Lions are the largest of the social carnivores and live in groups known as prides. A pride consists of between two and 30 related females and cubs residing in a territory. The males have territories of their own, and on average there will be three prides of females within their territory. Dominant males patrol the borders of their territory, scent-marking and roaring to advertise their presence. Contrary to popular belief, they hunt for themselves, though are certainly not averse to monopolising kills made by the prides in their area, should they encounter them.

The mane of the lion probably serves to increase its apparent size. Dominant males are usually found in coalitions; a single male will struggle to defend a territory against two or more other males. These coalitions are invariably litter-mates who have grown up together.

There are presently four prides and three male coalitions that we view on a regular basis on MalaMala, as well as other prides, coalitions and nomadic young males that come onto our property from time to time. Prides: Kambula, Eyrefield, Torchwood, Marthly, Styx and Fourways. Coalitions: Avoca males and Gowrie males.

The commonly accepted perception of a pride consisting of a number of females and a single male is therefore not accurate, yet this situation can pertain to the case of a male who has lost the other member or members of his coalition. It would appear that in this circumstance he will join a pride for the protection in numbers that it affords. This has recently occurred with the Sand River pride and the Toulon male.

Male lions are in their prime from five to eight years of age. Successful males can live for as long as 14 years, although rarely do. Unsuccessful ones might not even make seven.


Females whose cubs have been killed by newly territorial males come into oestrus again quickly. Females in a pride often synchronise their oestrus, so the litters of between one and five cubs are born at much the same time. The cubs are then reared communally and suckled indiscriminately by any female. The cubs weigh only 1kg to 2kg at birth and are as helpless as kittens, opening their eyes after three to 11 days. After four to 8 weeks the mother may lead the cubs to nearby kills, although they are only weaned at seven to 10 months. Cub mortality is high, especially if hunting is scarce.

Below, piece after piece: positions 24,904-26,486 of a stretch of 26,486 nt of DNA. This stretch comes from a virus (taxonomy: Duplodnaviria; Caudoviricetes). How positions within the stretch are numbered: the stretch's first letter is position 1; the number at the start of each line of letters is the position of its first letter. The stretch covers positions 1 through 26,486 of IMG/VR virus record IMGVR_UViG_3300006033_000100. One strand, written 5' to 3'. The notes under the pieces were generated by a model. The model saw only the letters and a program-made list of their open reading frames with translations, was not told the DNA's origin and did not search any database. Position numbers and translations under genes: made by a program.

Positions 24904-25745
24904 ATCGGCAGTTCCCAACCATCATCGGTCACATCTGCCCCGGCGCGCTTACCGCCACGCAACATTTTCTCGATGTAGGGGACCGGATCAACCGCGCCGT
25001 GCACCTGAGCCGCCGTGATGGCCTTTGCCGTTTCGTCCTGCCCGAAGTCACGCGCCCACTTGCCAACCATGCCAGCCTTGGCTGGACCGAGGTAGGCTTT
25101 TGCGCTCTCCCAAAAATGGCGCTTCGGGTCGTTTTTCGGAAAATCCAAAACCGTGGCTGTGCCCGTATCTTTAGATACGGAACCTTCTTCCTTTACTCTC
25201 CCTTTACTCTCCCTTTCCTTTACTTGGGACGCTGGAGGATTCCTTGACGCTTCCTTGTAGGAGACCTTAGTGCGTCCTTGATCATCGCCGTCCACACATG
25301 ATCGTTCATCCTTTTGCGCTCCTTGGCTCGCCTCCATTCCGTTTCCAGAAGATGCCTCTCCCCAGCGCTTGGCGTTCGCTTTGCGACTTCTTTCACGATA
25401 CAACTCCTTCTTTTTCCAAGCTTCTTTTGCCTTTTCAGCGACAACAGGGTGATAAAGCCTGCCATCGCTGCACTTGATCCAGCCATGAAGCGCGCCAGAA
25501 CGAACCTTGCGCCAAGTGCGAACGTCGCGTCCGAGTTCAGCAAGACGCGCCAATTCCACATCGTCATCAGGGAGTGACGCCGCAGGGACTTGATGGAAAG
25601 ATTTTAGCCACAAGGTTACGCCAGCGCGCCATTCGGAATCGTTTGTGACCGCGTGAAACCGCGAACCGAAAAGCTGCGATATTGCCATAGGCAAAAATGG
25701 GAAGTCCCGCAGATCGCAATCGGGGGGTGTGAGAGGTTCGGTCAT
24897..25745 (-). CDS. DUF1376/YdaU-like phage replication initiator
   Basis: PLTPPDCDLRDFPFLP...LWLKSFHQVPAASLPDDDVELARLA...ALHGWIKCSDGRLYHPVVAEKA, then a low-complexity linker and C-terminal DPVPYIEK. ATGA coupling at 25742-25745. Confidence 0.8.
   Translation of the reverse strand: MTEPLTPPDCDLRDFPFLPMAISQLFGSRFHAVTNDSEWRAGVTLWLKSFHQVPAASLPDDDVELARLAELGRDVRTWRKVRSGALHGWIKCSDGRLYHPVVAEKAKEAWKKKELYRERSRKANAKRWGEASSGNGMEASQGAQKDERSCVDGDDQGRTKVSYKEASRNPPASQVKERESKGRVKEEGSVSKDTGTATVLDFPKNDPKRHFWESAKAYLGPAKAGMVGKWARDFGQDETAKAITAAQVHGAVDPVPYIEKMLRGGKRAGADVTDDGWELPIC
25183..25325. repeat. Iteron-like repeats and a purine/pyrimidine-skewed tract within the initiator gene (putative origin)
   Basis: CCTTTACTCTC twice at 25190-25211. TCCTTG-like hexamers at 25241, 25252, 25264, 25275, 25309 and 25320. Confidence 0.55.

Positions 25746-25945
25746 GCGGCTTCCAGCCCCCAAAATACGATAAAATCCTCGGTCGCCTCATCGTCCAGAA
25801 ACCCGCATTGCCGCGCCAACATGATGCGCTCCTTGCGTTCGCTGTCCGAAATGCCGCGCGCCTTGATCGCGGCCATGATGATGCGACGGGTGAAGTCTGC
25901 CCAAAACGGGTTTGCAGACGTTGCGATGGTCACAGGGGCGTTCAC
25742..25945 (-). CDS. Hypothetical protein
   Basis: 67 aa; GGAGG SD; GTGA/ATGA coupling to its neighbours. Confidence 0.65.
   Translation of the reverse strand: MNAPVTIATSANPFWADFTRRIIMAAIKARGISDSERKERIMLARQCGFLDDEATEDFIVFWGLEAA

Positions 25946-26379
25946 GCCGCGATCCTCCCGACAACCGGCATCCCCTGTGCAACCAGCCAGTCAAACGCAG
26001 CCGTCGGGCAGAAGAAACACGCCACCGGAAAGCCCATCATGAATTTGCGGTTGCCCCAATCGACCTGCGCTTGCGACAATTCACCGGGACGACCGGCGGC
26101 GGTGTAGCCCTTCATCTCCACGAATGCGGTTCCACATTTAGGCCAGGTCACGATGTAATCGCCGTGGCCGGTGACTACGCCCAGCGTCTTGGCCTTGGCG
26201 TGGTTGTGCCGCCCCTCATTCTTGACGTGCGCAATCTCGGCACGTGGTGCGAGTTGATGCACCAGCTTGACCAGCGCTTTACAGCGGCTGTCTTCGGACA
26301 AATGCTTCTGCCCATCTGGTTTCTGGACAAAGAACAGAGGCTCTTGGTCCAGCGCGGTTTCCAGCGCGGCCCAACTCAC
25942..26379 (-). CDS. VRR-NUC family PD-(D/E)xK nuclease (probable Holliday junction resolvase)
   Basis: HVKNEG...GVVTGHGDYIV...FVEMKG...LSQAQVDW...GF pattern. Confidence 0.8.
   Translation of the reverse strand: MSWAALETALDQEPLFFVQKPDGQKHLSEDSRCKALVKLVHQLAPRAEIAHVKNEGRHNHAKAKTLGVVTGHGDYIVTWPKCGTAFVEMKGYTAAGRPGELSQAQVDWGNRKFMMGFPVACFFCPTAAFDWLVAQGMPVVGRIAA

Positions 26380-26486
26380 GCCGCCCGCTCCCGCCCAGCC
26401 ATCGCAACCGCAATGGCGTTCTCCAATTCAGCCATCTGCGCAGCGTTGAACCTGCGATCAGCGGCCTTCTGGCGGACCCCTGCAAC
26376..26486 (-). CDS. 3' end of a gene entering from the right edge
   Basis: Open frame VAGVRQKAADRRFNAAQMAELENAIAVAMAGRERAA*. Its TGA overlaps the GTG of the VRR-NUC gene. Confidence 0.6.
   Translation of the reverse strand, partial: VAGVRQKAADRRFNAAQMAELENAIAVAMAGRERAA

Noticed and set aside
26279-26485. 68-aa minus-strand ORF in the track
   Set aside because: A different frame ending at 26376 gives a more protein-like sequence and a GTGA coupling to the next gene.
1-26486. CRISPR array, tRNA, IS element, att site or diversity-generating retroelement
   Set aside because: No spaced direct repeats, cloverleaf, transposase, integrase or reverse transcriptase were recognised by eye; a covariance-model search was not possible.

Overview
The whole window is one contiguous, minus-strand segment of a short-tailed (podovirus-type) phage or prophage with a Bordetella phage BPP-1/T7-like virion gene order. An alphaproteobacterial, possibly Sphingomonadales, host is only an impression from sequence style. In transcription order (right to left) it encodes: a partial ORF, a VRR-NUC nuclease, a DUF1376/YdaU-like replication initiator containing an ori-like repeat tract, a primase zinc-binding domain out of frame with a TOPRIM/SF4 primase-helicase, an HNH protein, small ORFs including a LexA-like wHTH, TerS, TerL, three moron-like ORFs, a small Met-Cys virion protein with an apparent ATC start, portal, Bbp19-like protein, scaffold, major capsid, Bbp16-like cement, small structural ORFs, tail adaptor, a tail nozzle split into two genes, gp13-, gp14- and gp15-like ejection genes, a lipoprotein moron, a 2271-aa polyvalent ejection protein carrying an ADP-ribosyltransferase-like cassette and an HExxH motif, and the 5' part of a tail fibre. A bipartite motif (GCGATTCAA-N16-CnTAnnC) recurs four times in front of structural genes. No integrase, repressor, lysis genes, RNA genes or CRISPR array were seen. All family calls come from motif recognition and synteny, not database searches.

Hunting is conducted almost entirely at night when their mostly monochromatic vision, which distinguishes between light and dark, gives them an advantage over their prey’s colour vision. Nights when it is full moon are not conducive to successful hunting.

Hunting is a group effort – whether there is any communication and tactics involved or mere instinct is debatable. Extensive observations at MalaMala show that when prey is detected, one lion will immediately lie down, while the other or others circle around. In this manner, when a lion eventually makes its move, there is a likelihood of the prey running into an ambush. Lions are, however, possessed of a degree of intelligence and are capable of learning from experience, so the possibility of deliberate cooperative hunting techniques arising in particular individuals cannot be discounted.

An extensive study by Butch Smuts in the adjoining Kruger National Park has given us accurate weights – he found that female lions average 125kg, and males 180kg. The largest male lion that he recorded weighed in at 240kg.

Travelling to MalaMala